Bush Losing Support From His Base

By Dan Froomkin
Special to washingtonpost.com
Friday, September 9, 2005; 1:36 PM

Through thick and thin, President Bush has always maintained the ferocious backing of his Republican base.

Until now?

As I wrote in yesterday's column , partisan squabbles are something the Bush White House has found it can handle just fine, because the base hangs tough. But public outrage over the Hurricane Katrina debacle has the potential to transcend politics as usual.

And quite possibly, something is up.

According to the latest national survey by the Pew Research Center for the People and the Press , Bush's overall job approval rating has dropped to 40 percent -- an all-time low for this/that poll -- and his disapproval rating has climbed to an all-time high of 52 percent. That's a four-point shift in both numbers from July.

But look at the detailed results for the story behind the story.

That four percentage point shift from just two months ago isn't fueled by any significant change of mind among Democrats and independents. Instead, it's all a reflection of a shift in Bush's base.

Republicans polled in July said they approved of Bush by an 88 to 9 percent margin. In September, that margin was 79 to 18, reflecting a 9 percent shift from approvers to disapprovers. That's a very significant change.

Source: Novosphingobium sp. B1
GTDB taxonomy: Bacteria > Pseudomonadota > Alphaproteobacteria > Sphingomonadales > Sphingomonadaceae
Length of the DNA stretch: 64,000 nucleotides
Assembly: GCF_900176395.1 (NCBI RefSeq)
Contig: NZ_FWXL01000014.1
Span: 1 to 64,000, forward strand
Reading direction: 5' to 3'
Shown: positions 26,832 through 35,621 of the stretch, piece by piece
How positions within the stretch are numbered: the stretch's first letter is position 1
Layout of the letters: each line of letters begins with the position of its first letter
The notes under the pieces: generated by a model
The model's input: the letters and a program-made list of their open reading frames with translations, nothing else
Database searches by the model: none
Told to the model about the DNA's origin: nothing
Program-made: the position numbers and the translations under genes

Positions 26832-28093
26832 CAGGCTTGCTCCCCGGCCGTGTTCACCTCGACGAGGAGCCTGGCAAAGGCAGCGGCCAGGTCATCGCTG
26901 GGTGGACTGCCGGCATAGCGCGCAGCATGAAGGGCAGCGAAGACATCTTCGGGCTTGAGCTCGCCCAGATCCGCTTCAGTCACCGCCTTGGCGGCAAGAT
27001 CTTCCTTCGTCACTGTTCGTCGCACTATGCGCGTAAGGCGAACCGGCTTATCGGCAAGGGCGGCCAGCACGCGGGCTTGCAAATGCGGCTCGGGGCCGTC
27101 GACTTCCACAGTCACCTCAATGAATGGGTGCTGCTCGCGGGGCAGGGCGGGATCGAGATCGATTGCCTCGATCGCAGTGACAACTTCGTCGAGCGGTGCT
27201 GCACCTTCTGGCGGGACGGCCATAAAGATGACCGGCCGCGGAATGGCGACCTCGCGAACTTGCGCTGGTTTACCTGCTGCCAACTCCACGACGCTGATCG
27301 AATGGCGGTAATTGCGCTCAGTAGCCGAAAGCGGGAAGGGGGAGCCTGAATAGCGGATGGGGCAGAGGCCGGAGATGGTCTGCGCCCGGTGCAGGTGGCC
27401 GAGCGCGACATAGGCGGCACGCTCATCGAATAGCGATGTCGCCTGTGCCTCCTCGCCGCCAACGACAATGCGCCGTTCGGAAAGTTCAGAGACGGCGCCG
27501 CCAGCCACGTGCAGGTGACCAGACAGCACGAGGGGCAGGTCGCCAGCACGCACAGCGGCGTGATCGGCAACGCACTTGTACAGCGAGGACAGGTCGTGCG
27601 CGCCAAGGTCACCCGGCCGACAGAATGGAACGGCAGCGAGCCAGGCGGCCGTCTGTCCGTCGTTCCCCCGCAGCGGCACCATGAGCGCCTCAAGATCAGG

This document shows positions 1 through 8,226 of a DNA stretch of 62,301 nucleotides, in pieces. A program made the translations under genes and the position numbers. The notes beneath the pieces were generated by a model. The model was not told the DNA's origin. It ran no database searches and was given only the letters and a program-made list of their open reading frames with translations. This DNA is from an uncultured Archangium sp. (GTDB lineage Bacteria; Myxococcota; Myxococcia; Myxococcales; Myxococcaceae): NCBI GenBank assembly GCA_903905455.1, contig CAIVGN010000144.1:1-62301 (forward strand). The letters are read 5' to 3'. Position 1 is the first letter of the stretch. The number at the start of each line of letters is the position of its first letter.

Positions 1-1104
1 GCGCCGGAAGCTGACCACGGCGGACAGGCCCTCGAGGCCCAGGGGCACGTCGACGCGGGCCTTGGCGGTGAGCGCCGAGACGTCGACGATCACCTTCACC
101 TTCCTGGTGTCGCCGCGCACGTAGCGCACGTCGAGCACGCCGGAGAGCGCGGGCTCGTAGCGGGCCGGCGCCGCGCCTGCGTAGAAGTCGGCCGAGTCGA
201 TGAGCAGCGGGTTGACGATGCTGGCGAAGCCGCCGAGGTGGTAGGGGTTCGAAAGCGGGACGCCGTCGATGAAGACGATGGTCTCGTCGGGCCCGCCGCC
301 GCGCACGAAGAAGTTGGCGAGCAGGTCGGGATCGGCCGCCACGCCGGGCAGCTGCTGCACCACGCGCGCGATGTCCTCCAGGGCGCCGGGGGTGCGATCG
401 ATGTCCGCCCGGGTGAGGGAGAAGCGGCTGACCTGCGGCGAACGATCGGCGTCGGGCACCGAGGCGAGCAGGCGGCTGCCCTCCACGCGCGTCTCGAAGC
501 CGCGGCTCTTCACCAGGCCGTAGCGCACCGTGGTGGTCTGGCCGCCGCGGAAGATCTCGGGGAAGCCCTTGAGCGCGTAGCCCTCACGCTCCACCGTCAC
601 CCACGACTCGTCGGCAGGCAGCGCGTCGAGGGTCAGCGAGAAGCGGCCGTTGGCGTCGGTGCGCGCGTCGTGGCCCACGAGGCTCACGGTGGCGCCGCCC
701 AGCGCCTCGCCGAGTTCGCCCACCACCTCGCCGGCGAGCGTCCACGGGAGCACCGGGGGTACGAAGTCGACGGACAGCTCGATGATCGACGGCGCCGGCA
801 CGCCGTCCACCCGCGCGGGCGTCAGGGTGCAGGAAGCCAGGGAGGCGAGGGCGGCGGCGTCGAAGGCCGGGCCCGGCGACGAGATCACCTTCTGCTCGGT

Pollsters, in fact, often look at the gap between two answers as the more telling number. By that reckoning, the gap between Republican approval and disapproval has dropped from 79 to 61 -- or 18 points.

Among conservative Republicans, there was an eight-point shift, from 91-6 to 84-14. (That's a 15-point change in the gap.)

Among moderate and liberal Republicans, there was an 11-point shift, from 81-15 to 70-26. (That's a 22-point change in the gap.)

Pew asked specifically about Bush's handling of Katrina relief efforts and found: "Two-in-three Americans (67 percent) believe he could have done more to speed up relief efforts, while just 28 percent think he did all he could to get them going quickly. . . .